Tuesday, March 18, 2014

Connecticut disability rights group: Assisted Suicide - Nothing about us without us.

The following is the speech by Stephen Mendelsohn, a leader of the disability rights group Second Thoughts Connecticut at the Press Conference on Monday March 17.

Movements are known by their mottoes. The civil rights movement sang “We Shall Overcome.” In the disability community, we have our own motto: “Nothing About Us Without Us.” We. Us. Interdependence. Community.
Compassion and Choices has its motto. It can be seen on their green stickers, multiple Facebook pages, and recently in the Capitol concourse: “My Life. My Death. My Choice.” Me. Myself. I. The difference is revealing.

That display in the concourse reduced a complex issue to a set of six-word slogans that could be seen by kids on school tours. Did Compassion and Choices care that mercilessly bullied autistic or LGBT teenagers would be exposed to messages proclaiming that “my death” is “my choice,” with death by suicide the answer to suffering? No. They advocate rights without responsibilities, liberty without duty or obligation. It’s all about themselves.

They don’t care about all of the collateral damage assisted suicide legislation causes. They demand their “right to die” but will not defend our right to live—nor would they defend Barbara Wagner’s and Randy Stroup’s struggle to live. In November 2008, Compassion and Choices president Barbara Coombs Lee wrote an op-ed in The Oregonian chillingly defending Oregon Medicaid’s refusal to pay for potentially life-prolonging chemotherapy while offering instead to pay roughly $100 for suicide drugs. As a former HMO executive, she had a keen interest in rationing healthcare for the bottom line—the selfish interest of her corporation. Compassion and Choices will not defend your choice to have aggressive treatment. So we see it is about neither compassion nor choice—not your choice, only their choice.

They don’t care that under HB 5326, a misdiagnosis or incorrect prognosis can become a death sentence cutting lives short by years, even decades. Mickey MacIntyre’s claim in the New Haven Register that “It’s not suicide; people are already dying” is patently false. The late Senator Ted Kennedy was given just 2-4 months to live, yet lived 15 productive months. Jeanette Hall, diagnosed with cancer and given six months to a year to live, sought to die under Oregon’s assisted suicide law. Her doctor persuaded her to accept treatment, and she is alive and well 14 years later. John Norton was diagnosed with ALS at age 18 and given 3-5 years to live. Six years later, the progression of his disease suddenly stopped and he is alive at age 76, with a wife, children, and retired from a successful career. He writes that if assisted suicide had been legal at the time, “I would have taken that opportunity.”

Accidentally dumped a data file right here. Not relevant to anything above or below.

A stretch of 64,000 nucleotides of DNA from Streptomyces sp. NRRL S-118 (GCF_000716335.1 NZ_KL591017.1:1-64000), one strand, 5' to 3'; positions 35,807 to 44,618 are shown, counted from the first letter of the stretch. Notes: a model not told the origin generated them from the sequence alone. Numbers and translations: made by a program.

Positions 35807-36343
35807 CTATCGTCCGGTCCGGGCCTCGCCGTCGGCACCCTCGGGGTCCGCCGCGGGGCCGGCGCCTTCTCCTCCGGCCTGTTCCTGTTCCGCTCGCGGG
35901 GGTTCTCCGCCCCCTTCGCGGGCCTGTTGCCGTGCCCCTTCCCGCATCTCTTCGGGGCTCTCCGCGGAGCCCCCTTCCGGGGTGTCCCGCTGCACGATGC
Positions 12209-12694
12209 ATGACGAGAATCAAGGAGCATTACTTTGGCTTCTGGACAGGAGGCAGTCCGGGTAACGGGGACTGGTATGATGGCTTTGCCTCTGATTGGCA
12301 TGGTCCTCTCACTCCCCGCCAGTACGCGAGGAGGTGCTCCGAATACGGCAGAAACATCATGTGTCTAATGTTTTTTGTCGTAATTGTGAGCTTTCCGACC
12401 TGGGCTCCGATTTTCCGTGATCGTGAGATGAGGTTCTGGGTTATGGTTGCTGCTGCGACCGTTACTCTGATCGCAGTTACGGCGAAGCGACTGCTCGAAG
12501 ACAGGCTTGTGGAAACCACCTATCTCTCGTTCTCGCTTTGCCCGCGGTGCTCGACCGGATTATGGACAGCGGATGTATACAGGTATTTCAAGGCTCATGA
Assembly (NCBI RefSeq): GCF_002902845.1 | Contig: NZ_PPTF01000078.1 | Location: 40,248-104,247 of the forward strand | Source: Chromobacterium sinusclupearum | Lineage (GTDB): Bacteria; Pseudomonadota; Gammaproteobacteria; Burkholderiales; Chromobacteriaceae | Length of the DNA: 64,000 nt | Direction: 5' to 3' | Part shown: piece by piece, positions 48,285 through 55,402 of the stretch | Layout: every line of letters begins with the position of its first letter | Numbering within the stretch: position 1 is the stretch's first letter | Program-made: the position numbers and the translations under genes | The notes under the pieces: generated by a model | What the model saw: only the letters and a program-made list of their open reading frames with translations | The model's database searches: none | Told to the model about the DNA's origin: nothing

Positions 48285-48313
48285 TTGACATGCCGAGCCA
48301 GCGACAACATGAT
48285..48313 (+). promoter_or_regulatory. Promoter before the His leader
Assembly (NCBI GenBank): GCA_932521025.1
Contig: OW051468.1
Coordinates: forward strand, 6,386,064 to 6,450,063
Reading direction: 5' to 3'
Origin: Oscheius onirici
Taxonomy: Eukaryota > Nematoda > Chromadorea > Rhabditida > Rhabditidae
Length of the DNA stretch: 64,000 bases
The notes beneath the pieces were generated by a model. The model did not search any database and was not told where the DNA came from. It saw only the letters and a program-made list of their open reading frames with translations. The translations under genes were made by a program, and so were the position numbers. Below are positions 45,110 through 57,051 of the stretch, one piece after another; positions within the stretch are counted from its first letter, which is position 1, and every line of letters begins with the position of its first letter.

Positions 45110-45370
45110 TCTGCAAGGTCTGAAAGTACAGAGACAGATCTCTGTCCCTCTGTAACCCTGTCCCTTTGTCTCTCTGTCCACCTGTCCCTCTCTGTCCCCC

They don’t care that HB 5326 is a prescription for elder abuse on a massive scale. Tami Sawyer was convicted of defrauding the estate of Thomas Middleton, who died under Oregon’s assisted suicide law the same month he moved into Sawyer’s home. Was it fraud, or homicide as well? Because no law legalizing assisted suicide requires independent witnesses at the time of death, we will never know for sure. And we will never know how many others died under suspicious circumstances. The law protects greedy heirs and Compassion and Choices simply doesn’t care.

They don’t care that under HB 5326, family members can be kept in the dark about a relative’s assisted suicide. What if your parent or spouse were to ingest a lethal prescription and you had no idea this was coming? Ordinary suicide devastates unsuspecting relatives; the same can be true for “aid-in-dying” suicide. When it is “my choice” to “my death,” widows and orphans do not matter, family and community do not matter. It’s all about me.

They don’t care about truth. Referring to the issue of suicide contagion, Rep. Betsy Ritter is quoted in the Yale Daily News saying “her research team found no rise in states that have right-to-die laws.” But according to the Centers for Disease Control, Oregon’s already high suicide rate has increased much faster than the national average from 1999 through 2010—49% versus 28% for ages 35-64. When your focus is so heavily on me, myself, and I, facts do not seem to matter. They just do not care.

And when it is all about “my choice” to “my death,” expansion is the goal. During the last few months, Compassion and Choices has sponsored multiple Connecticut showings of “The Last Campaign of Governor Booth Gardner.” Gardner advocated suicide assistance for anyone whose suffering is deemed unbearable, while accepting an incrementalist strategy to get there. Just look at their green stickers: My Life. My Death. My Choice. Nothing here about limiting assisted death to people in their last days.

Let us not sink to the level of a self-centered movement that appeals to our basest instincts, especially our fear of disability as we grow older. Progressives in particular should fear and loathe this prejudice and the discrimination it entails. Instead, let us hearken to the call to conscience. Reject Compassion and Choices and HB 5326, which have far more in common with the selfishness of Ayn Rand than the dream of the Reverend Dr. Martin Luther King, Jr.

We Shall Overcome!

The speech Stephen Mendelsohn gave at a press conference at the state Capitol on Friday (March 14) opposing legalized assisted suicide in the state. Mendelsohn and Cathy Ludlum are the leaders of Second Thoughts Connecticut, a grass roots group that advocates for persons with disabilities

No comments: